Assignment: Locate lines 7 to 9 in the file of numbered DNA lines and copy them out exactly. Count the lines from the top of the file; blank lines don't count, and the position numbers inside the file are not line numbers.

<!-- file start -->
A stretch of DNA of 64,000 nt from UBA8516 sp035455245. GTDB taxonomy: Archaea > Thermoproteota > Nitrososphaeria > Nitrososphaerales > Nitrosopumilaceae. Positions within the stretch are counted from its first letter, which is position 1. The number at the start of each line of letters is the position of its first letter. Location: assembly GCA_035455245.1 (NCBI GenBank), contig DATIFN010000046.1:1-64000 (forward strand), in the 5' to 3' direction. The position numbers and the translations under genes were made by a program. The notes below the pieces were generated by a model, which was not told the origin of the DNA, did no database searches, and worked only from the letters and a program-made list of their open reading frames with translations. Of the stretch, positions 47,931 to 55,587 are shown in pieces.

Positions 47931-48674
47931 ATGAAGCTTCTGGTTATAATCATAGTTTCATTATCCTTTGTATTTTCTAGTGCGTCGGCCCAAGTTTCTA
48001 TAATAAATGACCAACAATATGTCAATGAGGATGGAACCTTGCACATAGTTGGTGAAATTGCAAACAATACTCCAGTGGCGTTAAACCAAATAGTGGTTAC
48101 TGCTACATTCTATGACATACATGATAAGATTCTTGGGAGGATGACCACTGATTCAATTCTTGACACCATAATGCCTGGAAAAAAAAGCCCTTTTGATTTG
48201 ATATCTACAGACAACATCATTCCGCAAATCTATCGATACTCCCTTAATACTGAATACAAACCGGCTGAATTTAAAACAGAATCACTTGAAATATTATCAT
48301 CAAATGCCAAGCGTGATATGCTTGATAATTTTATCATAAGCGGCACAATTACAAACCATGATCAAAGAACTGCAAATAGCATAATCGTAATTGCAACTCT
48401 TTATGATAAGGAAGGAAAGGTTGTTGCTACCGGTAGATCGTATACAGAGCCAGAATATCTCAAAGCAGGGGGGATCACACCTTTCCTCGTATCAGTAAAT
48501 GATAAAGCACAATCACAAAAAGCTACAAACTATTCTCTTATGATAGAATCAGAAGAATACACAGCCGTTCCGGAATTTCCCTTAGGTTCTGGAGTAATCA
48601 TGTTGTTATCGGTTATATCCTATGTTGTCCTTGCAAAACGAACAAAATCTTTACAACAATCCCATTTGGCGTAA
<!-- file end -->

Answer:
48301 CAAATGCCAAGCGTGATATGCTTGATAATTTTATCATAAGCGGCACAATTACAAACCATGATCAAAGAACTGCAAATAGCATAATCGTAATTGCAACTCT
48401 TTATGATAAGGAAGGAAAGGTTGTTGCTACCGGTAGATCGTATACAGAGCCAGAATATCTCAAAGCAGGGGGGATCACACCTTTCCTCGTATCAGTAAAT
48501 GATAAAGCACAATCACAAAAAGCTACAAACTATTCTCTTATGATAGAATCAGAAGAATACACAGCCGTTCCGGAATTTCCCTTAGGTTCTGGAGTAATCA